Biological Trojan horse: Antigen 43 provides specific bacterial uptake and survival in human neutrophils

Research output: Contribution to journalJournal articleResearchpeer-review

Escherichia coli is a versatile pathogen causing millions of infections in humans every year. This bacterium can form multicellular aggregates when it expresses a self-associating protein, antigen 43 (Ag43), on its surface. We have discovered that Ag43-expressing E. coli cells are efficiently taken up by human defense cells, polymorphonuclear neutrophils (PMNs), in an opsonin-independent manner. Surprisingly, the phagocytosed bacteria were not immediately killed but resided as tight aggregates within the PMNs. Our observations indicate that Ag43-mediated uptake and survival in PMNs constitute a mechanism to subvert one of the primary defense mechanisms of the human body.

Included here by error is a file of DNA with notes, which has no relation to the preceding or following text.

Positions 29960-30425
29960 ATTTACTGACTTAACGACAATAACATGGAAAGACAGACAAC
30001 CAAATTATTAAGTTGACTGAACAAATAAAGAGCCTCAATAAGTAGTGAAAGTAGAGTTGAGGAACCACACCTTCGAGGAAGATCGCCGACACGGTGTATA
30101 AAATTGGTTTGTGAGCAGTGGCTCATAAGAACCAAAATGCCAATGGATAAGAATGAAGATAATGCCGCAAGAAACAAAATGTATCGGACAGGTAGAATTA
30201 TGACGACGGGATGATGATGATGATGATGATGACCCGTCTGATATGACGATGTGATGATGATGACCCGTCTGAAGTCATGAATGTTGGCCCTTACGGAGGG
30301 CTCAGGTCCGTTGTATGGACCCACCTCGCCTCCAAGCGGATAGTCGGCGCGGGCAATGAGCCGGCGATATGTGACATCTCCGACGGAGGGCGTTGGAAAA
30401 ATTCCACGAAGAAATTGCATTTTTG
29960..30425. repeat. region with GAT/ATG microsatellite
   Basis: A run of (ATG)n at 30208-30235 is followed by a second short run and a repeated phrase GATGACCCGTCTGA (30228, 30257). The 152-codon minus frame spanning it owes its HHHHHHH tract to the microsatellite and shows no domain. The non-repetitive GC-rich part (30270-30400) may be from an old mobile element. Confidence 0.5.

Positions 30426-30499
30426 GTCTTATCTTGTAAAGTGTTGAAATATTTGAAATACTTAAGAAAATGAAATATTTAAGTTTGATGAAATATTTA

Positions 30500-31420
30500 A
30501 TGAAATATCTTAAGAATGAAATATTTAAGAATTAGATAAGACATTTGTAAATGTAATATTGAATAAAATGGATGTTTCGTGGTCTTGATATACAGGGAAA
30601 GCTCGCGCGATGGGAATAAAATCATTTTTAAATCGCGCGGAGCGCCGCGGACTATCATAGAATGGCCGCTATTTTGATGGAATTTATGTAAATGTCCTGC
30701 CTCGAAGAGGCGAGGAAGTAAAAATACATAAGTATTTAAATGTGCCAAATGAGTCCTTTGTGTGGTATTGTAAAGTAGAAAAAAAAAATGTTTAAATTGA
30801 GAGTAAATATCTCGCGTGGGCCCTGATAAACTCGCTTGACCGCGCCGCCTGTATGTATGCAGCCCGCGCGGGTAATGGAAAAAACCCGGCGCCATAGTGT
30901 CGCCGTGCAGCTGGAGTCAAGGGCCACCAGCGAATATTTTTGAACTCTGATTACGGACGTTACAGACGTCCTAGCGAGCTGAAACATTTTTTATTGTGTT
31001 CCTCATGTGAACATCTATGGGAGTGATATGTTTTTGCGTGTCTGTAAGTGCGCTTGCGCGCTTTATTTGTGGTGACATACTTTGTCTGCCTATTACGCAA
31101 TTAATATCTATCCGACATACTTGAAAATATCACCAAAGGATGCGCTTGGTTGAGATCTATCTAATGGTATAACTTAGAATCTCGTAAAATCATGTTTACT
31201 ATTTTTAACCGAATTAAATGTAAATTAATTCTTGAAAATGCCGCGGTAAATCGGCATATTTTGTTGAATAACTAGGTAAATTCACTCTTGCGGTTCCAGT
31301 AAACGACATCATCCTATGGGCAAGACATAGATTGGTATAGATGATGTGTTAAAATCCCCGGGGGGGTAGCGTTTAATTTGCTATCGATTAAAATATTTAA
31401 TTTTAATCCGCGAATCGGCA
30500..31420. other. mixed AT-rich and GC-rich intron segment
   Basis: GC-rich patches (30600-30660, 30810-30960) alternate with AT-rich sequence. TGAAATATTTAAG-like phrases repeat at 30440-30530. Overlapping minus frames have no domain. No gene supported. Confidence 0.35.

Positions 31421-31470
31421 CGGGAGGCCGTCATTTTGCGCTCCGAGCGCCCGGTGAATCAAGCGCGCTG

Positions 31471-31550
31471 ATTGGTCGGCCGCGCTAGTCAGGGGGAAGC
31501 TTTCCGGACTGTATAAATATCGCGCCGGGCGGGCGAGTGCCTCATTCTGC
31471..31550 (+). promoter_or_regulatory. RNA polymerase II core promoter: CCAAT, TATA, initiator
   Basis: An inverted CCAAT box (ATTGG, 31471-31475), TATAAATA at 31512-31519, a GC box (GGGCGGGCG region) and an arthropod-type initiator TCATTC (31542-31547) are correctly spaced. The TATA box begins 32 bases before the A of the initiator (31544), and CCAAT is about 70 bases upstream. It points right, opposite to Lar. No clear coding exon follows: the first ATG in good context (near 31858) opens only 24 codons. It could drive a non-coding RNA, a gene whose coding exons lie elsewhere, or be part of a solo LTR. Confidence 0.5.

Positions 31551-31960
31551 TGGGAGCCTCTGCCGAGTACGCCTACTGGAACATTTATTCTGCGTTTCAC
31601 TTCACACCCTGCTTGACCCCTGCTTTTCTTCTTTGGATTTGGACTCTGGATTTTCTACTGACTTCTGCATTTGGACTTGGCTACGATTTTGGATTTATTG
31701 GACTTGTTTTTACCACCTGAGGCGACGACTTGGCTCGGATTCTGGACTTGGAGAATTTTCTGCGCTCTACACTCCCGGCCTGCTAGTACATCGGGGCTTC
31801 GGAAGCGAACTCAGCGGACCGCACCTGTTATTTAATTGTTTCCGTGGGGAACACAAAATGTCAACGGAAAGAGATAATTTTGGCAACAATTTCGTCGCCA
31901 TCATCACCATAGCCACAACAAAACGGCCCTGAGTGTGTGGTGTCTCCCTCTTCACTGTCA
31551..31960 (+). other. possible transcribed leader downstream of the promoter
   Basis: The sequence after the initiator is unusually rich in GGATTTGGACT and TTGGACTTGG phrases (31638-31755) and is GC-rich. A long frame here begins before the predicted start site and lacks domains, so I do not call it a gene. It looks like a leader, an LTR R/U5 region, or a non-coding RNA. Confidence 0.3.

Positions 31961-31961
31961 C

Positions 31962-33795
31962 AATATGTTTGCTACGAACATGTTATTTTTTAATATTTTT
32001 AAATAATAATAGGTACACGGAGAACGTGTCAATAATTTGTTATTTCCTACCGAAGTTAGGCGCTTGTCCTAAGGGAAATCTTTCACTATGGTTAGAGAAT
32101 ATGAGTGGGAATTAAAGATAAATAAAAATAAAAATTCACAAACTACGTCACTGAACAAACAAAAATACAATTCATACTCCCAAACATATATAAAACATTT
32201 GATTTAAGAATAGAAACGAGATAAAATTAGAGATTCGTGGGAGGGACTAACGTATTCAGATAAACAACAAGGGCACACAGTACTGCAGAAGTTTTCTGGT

Original languageEnglish
JournalInfection and Immunity
Issue number1
Pages (from-to)30-4
Number of pages4
Publication statusPublished - 2006

Bibliographical note

Keywords: Adhesins, Bacterial; Antigens, Bacterial; Bacterial Outer Membrane Proteins; Cells, Cultured; Escherichia coli; Escherichia coli Infections; Escherichia coli Proteins; Humans; Neutrophils; Phagocytosis

ID: 10613916